The Telegraph
Wednesday , July 9 , 2014
CIMA Gallary


Cup in high spirits

Rio de Janeiro: It has been a common sight at World Cup games: huge lines of fans buying beer inside stadiums before returning home with stacks of empty souvenir cups in their hands.

A top Fifa official expressed concern at the amount of drinking during the month-long tournament, though it was football's world governing body that forced Brazil to change its laws to allow beer sales at stadiums.

Take that

Moscow: Russian fans angry at their country’s lame World Cup display hurled condoms at the federation’s Moscow headquarters on Monday and demanded coach Fabio Capello’s sacking, a news agency reported. Around a dozen fans descended on the federation, reports said protesting against sports minister Nikolai Tolstykh’s pro-Capello stance.

Royal fans

Rio de Janeiro: A football match could produce some split loyalties in the House of Orange. Dutch King Willem-Alexander and his wife, Argentina-born Maxima, could face some minor ‘matrimonial tensions’ during the World Cup semi-final when the Netherlands takes on Argentina in Sao Paulo on Wednesday.

Ticket tale

Rio de Janeiro/New Delhi: With the World Cup football tickets it had originally bought being caught in the hands of alleged scalpers, Reliance Industries Tuesday said it is investigating how the much-coveted and expensive tickets ended up in the Brazilian black market.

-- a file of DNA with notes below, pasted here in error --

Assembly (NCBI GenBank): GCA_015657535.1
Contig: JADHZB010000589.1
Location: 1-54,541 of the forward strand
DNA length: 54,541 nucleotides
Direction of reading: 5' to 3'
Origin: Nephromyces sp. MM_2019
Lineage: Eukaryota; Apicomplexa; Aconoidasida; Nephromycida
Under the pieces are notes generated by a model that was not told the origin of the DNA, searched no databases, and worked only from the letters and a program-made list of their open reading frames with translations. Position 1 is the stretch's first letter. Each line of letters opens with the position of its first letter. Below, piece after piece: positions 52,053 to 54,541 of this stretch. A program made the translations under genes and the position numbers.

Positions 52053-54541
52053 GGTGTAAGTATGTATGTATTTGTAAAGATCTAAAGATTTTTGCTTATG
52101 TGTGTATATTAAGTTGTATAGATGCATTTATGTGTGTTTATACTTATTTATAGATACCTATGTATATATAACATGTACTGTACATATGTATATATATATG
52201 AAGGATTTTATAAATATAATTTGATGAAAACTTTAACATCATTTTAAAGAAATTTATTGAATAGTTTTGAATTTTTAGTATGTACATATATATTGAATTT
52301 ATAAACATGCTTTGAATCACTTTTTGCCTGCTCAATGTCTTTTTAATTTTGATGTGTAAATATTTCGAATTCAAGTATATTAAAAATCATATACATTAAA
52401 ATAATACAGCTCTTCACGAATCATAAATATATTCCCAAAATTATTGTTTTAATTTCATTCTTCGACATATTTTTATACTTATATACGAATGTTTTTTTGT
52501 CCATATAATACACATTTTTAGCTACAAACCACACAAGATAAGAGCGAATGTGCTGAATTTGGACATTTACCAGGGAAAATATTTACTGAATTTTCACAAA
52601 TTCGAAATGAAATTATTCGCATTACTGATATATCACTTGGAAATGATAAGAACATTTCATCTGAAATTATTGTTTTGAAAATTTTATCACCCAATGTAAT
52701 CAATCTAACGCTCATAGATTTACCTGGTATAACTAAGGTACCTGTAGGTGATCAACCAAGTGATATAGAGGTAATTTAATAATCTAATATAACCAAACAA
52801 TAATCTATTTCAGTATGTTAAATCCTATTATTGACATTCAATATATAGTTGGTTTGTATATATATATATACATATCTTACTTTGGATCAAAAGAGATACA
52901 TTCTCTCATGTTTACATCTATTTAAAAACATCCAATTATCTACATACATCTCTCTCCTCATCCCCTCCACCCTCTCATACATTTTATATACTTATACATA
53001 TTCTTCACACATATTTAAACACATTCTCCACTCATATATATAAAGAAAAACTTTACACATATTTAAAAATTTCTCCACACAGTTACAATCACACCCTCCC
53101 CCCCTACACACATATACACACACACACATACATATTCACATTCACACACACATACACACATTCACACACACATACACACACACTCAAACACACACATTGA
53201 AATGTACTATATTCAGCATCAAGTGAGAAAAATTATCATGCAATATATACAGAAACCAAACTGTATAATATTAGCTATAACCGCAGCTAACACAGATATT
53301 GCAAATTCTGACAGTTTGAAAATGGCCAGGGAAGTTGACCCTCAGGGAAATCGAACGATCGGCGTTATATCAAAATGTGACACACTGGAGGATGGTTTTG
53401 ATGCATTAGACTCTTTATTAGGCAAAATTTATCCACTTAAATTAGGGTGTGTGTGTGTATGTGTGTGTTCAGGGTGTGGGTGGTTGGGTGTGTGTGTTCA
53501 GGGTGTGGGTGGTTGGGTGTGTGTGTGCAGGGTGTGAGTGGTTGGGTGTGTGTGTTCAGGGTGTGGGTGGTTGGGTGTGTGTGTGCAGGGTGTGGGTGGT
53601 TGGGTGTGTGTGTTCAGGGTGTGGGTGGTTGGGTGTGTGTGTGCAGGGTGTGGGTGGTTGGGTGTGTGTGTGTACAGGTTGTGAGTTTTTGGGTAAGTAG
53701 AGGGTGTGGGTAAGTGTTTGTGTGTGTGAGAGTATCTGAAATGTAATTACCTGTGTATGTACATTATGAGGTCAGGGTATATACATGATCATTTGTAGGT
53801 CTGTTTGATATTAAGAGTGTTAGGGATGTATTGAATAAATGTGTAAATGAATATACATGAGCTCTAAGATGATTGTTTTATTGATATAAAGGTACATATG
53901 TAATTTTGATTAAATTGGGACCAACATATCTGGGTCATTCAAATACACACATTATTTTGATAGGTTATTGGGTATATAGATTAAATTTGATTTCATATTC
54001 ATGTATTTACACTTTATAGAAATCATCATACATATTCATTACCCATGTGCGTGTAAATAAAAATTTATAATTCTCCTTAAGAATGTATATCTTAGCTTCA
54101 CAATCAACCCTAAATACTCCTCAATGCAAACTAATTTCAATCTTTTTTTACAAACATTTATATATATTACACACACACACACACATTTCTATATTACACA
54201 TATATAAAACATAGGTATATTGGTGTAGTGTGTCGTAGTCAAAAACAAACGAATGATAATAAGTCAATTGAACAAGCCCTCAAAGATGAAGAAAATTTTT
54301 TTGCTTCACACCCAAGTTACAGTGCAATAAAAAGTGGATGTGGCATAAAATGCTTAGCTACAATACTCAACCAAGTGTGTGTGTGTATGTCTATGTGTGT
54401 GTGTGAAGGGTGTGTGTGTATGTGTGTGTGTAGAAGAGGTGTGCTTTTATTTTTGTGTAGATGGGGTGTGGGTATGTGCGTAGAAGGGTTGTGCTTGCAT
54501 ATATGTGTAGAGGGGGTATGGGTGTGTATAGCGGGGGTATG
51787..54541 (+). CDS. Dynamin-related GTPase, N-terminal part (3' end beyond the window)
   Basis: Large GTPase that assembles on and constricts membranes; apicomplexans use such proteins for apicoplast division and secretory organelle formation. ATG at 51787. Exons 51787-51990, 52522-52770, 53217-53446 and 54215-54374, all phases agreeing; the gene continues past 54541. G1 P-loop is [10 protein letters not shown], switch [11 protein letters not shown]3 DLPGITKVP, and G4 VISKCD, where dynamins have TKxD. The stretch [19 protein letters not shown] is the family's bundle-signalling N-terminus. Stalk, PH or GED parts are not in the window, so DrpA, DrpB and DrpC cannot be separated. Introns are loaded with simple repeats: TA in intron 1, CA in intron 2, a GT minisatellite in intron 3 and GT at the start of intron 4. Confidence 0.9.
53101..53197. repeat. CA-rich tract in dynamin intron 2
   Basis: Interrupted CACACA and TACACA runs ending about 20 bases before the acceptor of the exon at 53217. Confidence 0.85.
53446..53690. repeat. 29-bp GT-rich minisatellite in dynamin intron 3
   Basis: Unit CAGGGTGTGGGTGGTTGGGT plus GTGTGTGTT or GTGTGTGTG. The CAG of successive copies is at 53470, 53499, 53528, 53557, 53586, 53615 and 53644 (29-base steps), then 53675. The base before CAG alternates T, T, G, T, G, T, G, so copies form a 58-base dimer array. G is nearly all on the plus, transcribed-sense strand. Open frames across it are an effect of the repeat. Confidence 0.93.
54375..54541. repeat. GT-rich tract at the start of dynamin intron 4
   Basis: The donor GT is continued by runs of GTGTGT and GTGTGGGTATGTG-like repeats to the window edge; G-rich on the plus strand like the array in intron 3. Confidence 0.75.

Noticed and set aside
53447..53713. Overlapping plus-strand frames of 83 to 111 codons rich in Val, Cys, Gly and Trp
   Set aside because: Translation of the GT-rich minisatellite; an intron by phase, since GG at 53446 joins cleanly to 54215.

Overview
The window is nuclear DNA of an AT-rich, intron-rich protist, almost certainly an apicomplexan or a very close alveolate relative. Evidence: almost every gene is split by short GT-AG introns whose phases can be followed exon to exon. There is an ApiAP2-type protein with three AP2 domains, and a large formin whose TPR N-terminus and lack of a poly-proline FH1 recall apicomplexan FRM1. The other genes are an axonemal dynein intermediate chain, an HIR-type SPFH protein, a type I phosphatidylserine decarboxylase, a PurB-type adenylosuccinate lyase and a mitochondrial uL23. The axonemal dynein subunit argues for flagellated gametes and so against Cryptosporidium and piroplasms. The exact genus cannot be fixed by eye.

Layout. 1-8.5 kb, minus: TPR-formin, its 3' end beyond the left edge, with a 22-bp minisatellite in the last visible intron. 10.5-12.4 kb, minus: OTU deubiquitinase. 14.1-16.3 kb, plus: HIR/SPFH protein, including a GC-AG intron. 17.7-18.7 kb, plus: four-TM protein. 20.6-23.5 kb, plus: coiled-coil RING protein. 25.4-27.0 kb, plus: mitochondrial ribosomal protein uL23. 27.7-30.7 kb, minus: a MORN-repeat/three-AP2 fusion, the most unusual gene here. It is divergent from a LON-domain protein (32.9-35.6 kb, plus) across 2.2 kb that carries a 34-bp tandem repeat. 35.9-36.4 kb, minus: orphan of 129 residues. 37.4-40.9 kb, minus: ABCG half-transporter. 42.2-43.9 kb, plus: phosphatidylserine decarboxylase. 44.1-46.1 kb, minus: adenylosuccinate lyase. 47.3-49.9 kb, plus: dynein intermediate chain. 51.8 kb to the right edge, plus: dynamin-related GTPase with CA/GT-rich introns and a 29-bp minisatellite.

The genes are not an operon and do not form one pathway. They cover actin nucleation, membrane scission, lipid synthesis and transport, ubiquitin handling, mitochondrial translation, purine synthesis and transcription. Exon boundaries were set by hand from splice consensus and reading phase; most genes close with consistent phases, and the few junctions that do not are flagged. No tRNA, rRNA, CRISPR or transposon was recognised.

In defence

Napoli: Napoli have backed their Colombia defender Juan Zuniga over his challenge on Neymar that forced the Brazil forward out of the World Cup with a fractured bone in his back. “The club expresses its solidarity with Zuniga, who has come under ferocious criticism and received threats of all kinds due to a foul that was unfortunate due to its consequences, but not malicious,” the club said.

Street Cup

Sao Paulo: Young men and women from the fringes of society wearing mismatched shirts took centre stage on Monday on the busy streets of Sao Paulo. A ‘Street Soccer World Cup’ kicked off Monday in Brazil’s biggest city, with players from two dozen nations across the world all linked to movements seeking social change.